Jul 1, 2006 12:00 PM
SAN ANTONIO — with its blend of the Texas West and old Mexico — provided a colorful backdrop for the National Tank Truck Carriers (NTTC) 58th annual conference and tank truck equipment show May 7-9. It was the first time the association met in San Antonio, and turnout was impressive.
Nearly 600 members, associates, suppliers, and guests attended this year's conference. Suppliers displayed a wide array of products and services at nearly 60 booths, and traffic through the exhibit area was brisk. It was hard to tell who was more optimistic — the tank fleets (many of them running at full capacity) or the tank trailer builders (many of which have order boards extending out a year or more).
All indications are that the optimism won't fade for quite some time. The US economy should grow by around 3% through 2006, and the expansion should continue into 2007, according to Martin Labbe, Martin Labbe & Associates. He described the US economy as a “juggernaut,” adding that there is no recession in sight for at least 24 months.
Strong demand for petroleum and chemical products is keeping the tank truck industry busy. Production of refined petroleum is increasing, and growing volumes of renewable fuels (such as ethanol) are entering the market. Chemical production is surging due to all-time-high housing starts, low inventories, and resurgent manufacturing activities.
Participating in this year's annual conference were some of the shippers of those products. In a panel presentation, they stressed the importance of safety and on-time performance by tank truck carriers. They also called on carriers to make better use of technology and to do a better job of measuring on-time performance.
An update on ultra low sulfur diesel (ULSD) was presented by Rich Moskowitz, American Trucking Associations regulatory affairs counsel, and John Conley, NTTC president. Moskowitz cautioned that ULSD will cost more and will result in a fuel-economy drop of about 1%. Spot shortages are likely in some parts of the United States.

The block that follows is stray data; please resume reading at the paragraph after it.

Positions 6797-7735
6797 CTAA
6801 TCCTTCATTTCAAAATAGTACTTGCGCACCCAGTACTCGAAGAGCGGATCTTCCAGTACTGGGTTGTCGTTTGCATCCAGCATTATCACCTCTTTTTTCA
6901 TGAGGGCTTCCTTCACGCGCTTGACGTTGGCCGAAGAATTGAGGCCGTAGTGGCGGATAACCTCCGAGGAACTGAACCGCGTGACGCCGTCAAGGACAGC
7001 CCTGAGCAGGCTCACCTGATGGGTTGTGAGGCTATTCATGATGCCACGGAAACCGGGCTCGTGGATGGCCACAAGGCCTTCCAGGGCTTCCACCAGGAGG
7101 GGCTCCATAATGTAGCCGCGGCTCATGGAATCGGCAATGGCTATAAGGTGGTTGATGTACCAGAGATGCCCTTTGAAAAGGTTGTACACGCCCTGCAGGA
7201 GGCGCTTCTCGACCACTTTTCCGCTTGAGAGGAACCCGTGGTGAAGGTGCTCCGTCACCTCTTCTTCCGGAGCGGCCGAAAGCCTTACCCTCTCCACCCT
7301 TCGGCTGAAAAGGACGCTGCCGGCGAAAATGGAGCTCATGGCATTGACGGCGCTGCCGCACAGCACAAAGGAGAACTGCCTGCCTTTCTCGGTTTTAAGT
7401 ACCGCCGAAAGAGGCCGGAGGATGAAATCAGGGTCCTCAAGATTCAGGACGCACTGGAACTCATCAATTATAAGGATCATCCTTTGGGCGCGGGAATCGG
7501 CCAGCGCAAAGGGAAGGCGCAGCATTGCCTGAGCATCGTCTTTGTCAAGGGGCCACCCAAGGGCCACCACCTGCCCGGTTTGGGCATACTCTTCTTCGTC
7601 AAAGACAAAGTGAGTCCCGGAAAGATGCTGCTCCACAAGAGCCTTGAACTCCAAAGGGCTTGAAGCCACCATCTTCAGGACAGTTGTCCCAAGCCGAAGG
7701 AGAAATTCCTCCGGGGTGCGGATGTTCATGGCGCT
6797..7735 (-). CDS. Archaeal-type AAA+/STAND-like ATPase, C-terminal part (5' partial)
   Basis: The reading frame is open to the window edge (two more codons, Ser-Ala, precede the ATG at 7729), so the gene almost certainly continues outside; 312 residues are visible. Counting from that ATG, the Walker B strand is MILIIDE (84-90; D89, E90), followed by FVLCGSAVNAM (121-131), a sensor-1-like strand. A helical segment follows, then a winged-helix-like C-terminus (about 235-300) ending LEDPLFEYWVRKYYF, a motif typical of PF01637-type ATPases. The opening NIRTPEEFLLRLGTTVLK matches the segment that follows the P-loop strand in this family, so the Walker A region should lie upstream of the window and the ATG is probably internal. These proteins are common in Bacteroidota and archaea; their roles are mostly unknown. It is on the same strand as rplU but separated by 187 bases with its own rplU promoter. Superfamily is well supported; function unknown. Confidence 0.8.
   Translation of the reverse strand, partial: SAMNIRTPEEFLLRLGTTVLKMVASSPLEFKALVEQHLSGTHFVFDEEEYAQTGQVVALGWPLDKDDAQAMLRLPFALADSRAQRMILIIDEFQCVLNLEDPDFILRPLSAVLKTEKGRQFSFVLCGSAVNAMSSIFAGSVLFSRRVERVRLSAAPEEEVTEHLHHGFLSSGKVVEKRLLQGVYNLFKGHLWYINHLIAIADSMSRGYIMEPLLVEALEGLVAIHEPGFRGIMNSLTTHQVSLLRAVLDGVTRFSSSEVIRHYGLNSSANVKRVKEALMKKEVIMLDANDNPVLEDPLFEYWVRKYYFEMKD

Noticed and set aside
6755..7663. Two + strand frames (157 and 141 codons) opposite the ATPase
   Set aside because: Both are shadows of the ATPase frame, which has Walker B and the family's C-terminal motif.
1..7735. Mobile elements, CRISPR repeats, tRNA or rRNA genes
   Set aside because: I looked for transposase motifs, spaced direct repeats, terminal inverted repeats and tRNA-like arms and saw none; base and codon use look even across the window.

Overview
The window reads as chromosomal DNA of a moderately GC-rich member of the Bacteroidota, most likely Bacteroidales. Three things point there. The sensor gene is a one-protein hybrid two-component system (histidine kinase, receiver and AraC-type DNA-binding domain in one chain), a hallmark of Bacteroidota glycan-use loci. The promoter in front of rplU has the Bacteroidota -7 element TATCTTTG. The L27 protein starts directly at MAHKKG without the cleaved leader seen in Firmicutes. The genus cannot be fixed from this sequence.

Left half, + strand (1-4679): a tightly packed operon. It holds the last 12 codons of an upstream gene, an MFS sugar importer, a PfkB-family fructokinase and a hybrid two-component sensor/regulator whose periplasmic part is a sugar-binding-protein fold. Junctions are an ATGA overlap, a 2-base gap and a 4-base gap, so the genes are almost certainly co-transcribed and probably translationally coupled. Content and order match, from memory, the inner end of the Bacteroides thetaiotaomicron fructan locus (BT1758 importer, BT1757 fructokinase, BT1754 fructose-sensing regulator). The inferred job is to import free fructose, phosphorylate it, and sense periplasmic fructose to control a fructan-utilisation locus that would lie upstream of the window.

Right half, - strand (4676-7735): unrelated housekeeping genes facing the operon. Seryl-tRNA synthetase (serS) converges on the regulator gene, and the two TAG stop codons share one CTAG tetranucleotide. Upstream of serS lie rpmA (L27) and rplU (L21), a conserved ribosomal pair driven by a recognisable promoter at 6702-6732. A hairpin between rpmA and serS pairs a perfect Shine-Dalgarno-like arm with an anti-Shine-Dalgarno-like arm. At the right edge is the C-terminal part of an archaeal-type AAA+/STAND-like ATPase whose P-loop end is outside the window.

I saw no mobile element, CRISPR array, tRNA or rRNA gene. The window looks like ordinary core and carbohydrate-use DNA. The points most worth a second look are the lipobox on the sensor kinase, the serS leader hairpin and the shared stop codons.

Looking at ULSD from the transportation side, Conley said that carriers face a number of challenges. The fuel may be very close to the maximum of 15 parts per million sulfur when it reaches the loading rack, and fleets may have a difficult time verifying the level. Hauling out-of-spec diesel could be a costly problem, because fleets could be fined $32,500 per violation by the Environmental Protection Agency.
Concerns about ULSD purity may push oil companies and carriers to require dedicated tank trailers for virtually all shipments, at least initially. However, that will put more pressure on the already tight driver supply.
Kelly Anderson, Impact Transportation Solutions Inc, discussed the importance of driver retention in today's market. He said that driver retention begins with the recruiting process.
Fleet owners also need to pay attention to succession planning. Owners who wish to successfully pass their company to their heirs not only need a well-thought-out plan, but they should review and update the plan on a regular basis, according to Terry Resnick, Resnick and Associates.
Gregory K Price, president of United Petroleum Transports Inc, was elected 2006-2007 chairman. Previously, Price was Region IV chairman.
NTTC's 59th annual conference and tank truck equipment show is planned for the Mandalay Bay Casino and Hotel May 7-9, 2007 in Las Vegas, Nevada.
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